Fr. Matthew is a priest of the Personal Ordinariate of Our Lady of Walsingham and currently serves as Parish Priest in a rural parish in the English Midlands. He is also a school chaplain and is passionate about ministry with young people. Fr. Matthew is the author of Building the Kingdom in the Classroom, which details his experiences of ministry in schools.
Since my early twenties I have been a qualified and registered social worker in England. Before ordination I worked in a variety of mental health settings, employed by local councils and Britain’s National Health Service. Social Work has always been something that has animated me and has been such a significant part of my life.
Today, I am a priest, but I still work as a social worker for several days each month. I belong to the British Association of Social Workers and am registered to practice with the Health and Care Professions Council, who regulate social work in England. When I was first ordained I continued to work in a Community Assessment and Treatment Team for 50 percent of my time and so I became a sort of worker priest, running a parish and supporting those with enduring mental health issues. I actually like the contrast and complementarity that this duality brings.
I was saddened to hear this week that a student social worker at Sheffield University has been considered ‘unfit to practice’ because of his traditional views on marriage. Felix Ngole expressed his views on Facebook in 2015 in support of the Kentucky registrar who refused to celebrate gay marriages. Mr. Ngole appealed against what he saw as a restriction of his own rights to freedom of speech, but sadly this hearing ruled in favor of the university.
This is sets a worrying precedent and sends out the message that there is no place in the social work profession for those who hold traditional views. Is the profession really saying those, such as me and many other professionals, who follows traditional Catholic teaching are “unfit to practice” as social workers? What about all those practitioners of other faiths who also uphold religious views which are different from the prevailing secular values? It seems that we are facing the possibility of discrimination.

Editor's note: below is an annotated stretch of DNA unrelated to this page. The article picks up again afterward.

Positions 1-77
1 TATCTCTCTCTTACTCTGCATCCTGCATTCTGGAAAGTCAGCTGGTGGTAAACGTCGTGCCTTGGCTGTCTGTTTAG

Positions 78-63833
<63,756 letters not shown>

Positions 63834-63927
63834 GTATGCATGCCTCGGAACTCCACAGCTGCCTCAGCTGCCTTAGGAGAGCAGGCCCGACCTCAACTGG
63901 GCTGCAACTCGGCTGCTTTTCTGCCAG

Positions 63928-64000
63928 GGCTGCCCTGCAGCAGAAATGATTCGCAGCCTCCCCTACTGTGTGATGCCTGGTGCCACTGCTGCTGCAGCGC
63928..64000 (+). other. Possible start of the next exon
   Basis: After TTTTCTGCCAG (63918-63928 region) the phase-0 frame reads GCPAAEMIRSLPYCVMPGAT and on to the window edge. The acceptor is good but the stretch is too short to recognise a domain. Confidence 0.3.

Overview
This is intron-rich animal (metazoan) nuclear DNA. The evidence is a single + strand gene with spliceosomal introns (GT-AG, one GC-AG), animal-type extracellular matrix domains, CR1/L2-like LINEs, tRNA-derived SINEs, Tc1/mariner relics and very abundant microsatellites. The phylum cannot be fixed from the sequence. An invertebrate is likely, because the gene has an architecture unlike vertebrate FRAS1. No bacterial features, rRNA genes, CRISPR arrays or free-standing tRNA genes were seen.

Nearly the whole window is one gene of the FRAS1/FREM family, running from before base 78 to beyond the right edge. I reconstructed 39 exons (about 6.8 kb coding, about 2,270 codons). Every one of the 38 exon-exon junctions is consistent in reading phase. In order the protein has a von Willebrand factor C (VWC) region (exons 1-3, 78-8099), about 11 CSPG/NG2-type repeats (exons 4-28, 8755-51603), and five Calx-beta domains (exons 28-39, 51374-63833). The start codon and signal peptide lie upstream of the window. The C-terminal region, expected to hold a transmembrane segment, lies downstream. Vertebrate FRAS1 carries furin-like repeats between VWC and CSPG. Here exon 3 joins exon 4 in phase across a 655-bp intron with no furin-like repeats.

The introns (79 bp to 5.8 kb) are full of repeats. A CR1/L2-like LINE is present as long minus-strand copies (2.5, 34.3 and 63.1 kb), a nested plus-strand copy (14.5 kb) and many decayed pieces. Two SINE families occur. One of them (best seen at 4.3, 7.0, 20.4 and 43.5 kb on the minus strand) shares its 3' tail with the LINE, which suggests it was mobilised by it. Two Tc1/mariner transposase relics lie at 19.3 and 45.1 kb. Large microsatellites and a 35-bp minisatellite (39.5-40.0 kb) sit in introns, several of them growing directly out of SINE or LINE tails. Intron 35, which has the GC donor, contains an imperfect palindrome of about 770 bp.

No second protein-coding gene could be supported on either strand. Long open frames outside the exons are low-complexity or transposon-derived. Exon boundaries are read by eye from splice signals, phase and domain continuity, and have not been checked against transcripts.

When I was training as a social worker in the late 1990s, there was always a sense of bias against religion and specifically western Christianity. I remember having to hold my tongue as lecturers made claims against white middle class Christian oppression whilst no references were ever made to the oppression found in other faiths and cultures. I never once heard anyone teach about the role that the Church had in the very foundation of caring services or the ongoing role that faith communities have in welfare provision. Nowadays I would be less timid and would be more likely to challenge such sweeping generalizations but then I just kept my head down as I focused upon graduation and qualification.
I practice as a social worker who is also a priest and I have always upheld that, for the baptized, marriage is a sacrament lived out by a man and a woman for life. I am pro-life and believe all that the Catholic Church teaches in matters of morality to be true and authoritative. In my 16 years of social work practice, I have worked with some of the most deprived and vulnerable groups in our society and supported numerous individuals whose lifestyles I personally may not have agreed with. As a social worker it is my role to help people because they have a particular need that has to be met, not to moralize about their social or domestic situation, especially as I often encounter people at times of mental health crisis.
I have always worked within the boundaries and professional values of social work. My faith and my personal views have never prevented me from being a good social worker. It would be a sad day for me if I were to be excluded from this work and profession as Mr. Ngole has been.
My sense of vocation as a priest developed, in part, through my work as a social worker. Caring for God’s people and having a bias toward the poor are Gospel principles which are rooted at the heart of all social welfare professions. The international definition of social work could also be a statement for Christian social action:
“Social work is a practice-based profession and an academic discipline that promotes social change and development, social cohesion, and the empowerment and liberation of people. Principles of social justice, human rights, collective responsibility and respect for diversities are central to social work. Underpinned by theories of social work, social sciences, humanities and indigenous knowledges, social work engages people and structures to address life challenges and enhance well-being” (Definition approved by the IFSW General Meeting and the IASSW General Assembly in July 2014)
Engagement in this work led me to reflect much more deeply on the love of God and my role in caring for his people as a priest. Part of my journey to priesthood developed as I grew in the understanding that the true liberation that Social Work seeks to achieve can only be fully realized when people engage with Jesus and the reality of God’s transforming grace. As St. Irenaeus so boldly articulated, “God is glorified when humans are fully free.” Social Work has been part of my formational journey and continues to be an important component of my living out of the Gospel.
So is Sheffield University saying that people like me are unfit to work as social workers? Are they also excluding others of faith who uphold the teaching of their own communities? At the heart of social work values is the need to be non-judgmental and anti-discriminatory. It seems that this holds true unless you are a person of faith.